On September 30, 2015, Jon Green was a speaker at National Employment Lawyers' Association New Jersey chapter dinner seminar that discussed the criminal and ethical ramifications where a current or former employee takes certain documents from their employer and gives them to their employment attorney. The program was entitled " Discovery Post-Saveedra: How to Avoid Legal and Ethical Land Mines".
Employment Attorneys Serving Northern and Central New Jersey
On August 7, 2015, Dylan Dindial was elected to the Board of Directors of the National Employment Lawyers Association- New Jersey chapter.
On July 21, 2015. Partner Jon Green was the sole speaker for the segment “Employment Discrimination” at the New Jersey Continuing Institute of Legal Education’s 2015 Labor and Employment Law Summer Institute held at the New Jersey Law Center in New Brunswick, N.J.
On June 25, 2015. Partners Glen Savits and Jon Green moderated two separate programs in Atlanta, Georgia at the 2015 National Employment Lawyers Association convention. Glen moderated an ethics panel entitled ‘Dealing With Difficult People’ and Jon moderated a program on the common interest privilege entitled ‘Common Interest Doctrines: A Double Edged Sword’.”
Glen Savits was interviewed in connection with an article published on June 24, 2015 by the New Jersey Law Journal entitled "Whistleblower Ruling Draws Fire From Employment Bar." This article discusses the New Jersey Supreme Court's decision in State v. Saavedra, where the justices ruled 6-1 to uphold an Appellate Division decision that defendant Ivonne Saavedra could be prosecuted for theft and official misconduct for taking documents from her former employer, against which she had filed a lawsuit alleging that she was the victim of gender, sexual and ethnic discrimination.The high court said its 2010 decision in Quinlan v. Curtiss-Wright—which held that, under certain circumstances, employers could not fire employees for taking confidential documents—had no bearing on whether criminal charges could be brought for such conduct. Mr. Savits called it "a terrible decision" when interviewed by the Law Journal. "Clearly this will create a chilling effect on potential whistleblowers if they feel that, 'Gee, if I copy certain documents, I'm going to be prosecuted criminally.' . . . It's something I think management attorneys are going to love because [employers] can tell people, 'If you take anything you can be prosecuted.'"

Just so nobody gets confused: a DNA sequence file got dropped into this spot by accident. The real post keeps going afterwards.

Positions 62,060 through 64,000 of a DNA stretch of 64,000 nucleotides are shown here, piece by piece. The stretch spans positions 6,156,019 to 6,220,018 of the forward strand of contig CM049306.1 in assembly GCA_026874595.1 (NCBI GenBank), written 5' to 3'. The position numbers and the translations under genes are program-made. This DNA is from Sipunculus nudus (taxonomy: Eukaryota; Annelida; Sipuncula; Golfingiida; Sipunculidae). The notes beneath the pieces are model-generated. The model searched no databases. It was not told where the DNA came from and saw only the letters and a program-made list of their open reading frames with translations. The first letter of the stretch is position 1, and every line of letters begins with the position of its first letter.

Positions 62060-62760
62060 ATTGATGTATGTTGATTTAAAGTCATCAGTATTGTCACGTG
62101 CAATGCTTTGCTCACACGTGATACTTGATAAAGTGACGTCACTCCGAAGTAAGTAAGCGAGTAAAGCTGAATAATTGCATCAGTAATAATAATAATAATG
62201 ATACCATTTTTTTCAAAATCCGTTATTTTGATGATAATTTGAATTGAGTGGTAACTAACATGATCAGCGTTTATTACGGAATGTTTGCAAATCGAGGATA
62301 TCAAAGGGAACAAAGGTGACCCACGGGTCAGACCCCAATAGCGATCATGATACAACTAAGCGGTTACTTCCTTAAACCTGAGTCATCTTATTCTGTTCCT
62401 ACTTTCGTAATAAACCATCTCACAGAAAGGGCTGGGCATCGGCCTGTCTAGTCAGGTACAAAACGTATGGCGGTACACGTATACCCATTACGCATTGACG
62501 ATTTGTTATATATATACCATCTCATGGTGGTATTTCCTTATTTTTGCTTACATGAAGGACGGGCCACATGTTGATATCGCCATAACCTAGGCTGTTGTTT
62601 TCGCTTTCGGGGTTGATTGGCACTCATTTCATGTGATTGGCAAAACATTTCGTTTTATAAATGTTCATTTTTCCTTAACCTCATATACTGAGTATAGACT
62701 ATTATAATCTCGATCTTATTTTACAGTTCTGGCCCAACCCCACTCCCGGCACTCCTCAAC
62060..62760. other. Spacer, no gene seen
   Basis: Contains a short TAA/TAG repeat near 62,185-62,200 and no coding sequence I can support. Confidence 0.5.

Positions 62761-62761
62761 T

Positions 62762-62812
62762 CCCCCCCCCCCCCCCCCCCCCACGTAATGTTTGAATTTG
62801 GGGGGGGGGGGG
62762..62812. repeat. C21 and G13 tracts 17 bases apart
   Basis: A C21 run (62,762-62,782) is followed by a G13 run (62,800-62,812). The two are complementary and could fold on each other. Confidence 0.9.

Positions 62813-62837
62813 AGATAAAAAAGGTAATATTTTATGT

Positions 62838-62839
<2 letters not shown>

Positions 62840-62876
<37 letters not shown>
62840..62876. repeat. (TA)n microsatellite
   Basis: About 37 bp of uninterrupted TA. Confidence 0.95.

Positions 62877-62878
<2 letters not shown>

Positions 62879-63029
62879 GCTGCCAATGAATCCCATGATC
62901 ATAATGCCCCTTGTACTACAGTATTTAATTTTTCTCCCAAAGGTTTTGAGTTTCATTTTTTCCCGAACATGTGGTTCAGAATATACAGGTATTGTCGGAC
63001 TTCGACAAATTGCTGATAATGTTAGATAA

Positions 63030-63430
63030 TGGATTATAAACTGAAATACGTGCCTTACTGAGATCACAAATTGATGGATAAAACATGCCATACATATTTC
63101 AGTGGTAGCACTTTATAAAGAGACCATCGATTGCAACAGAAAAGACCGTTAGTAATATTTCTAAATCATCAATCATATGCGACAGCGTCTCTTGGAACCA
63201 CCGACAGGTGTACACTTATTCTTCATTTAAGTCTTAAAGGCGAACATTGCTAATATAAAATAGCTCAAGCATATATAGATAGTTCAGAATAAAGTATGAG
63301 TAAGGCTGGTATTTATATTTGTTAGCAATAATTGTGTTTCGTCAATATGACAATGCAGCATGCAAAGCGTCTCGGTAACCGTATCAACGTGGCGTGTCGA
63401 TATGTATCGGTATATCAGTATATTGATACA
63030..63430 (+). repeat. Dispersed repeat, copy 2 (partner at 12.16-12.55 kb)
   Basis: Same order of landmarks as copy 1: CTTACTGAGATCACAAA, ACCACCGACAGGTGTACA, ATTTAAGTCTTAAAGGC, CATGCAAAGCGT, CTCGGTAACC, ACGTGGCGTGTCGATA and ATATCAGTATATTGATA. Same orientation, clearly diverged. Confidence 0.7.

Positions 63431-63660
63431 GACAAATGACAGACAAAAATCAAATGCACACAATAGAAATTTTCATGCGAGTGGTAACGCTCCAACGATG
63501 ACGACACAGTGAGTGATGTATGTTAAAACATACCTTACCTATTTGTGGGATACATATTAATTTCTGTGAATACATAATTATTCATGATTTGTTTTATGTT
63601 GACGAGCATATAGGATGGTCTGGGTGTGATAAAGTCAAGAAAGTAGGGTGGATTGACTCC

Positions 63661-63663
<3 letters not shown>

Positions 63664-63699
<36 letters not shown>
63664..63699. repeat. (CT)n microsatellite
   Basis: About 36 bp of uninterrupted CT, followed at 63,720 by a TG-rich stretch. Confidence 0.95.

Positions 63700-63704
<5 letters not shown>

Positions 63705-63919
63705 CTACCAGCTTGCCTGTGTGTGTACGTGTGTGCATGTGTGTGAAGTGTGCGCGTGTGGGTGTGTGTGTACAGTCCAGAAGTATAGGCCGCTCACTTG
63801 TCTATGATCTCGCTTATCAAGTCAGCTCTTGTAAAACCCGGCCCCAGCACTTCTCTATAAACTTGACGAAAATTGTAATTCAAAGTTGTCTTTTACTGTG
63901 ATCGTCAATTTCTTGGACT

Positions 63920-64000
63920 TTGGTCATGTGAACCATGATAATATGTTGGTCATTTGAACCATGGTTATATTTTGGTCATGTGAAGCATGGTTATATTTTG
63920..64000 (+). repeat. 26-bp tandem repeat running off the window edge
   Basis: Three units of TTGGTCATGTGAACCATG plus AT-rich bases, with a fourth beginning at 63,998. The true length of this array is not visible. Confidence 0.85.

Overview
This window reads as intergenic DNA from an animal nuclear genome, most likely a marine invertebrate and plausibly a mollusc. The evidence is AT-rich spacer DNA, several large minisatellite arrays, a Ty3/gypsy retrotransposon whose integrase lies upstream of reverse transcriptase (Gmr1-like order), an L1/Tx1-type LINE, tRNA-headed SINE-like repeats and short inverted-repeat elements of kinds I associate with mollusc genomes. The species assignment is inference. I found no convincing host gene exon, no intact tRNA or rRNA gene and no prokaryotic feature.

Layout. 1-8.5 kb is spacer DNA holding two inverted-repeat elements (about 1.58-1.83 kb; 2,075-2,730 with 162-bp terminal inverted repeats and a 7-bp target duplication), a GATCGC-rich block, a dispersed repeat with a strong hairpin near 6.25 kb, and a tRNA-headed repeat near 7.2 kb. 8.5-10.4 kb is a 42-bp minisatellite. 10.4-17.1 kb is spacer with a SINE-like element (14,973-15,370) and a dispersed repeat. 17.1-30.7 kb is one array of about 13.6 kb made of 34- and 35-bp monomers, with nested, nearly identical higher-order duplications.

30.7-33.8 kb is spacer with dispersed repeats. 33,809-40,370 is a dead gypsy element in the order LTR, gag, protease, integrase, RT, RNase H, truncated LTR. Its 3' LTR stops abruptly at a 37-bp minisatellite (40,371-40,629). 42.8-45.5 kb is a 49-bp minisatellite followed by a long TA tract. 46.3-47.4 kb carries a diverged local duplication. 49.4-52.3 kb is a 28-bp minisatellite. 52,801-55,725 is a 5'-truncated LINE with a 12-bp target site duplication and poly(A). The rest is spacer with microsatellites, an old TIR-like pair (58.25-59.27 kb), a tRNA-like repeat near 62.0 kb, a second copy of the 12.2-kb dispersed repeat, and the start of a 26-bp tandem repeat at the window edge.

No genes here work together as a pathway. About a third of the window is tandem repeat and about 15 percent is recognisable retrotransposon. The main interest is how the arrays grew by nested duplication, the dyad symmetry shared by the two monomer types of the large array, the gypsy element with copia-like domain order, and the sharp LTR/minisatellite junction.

On June 5, 2015, Jon Green was a speaker for two different programs at the New Jersey Institute of Continuing Legal Education's annual 2015 Hot Tips in Labor and Employment Law seminar held at the New Jersey Bar Center in New Brunswick, N.J. The first program addressed the damages that can be awarded under the New Jersey Law Against Discrimination. The second program addressed ethical issues that can arise in employment litigation.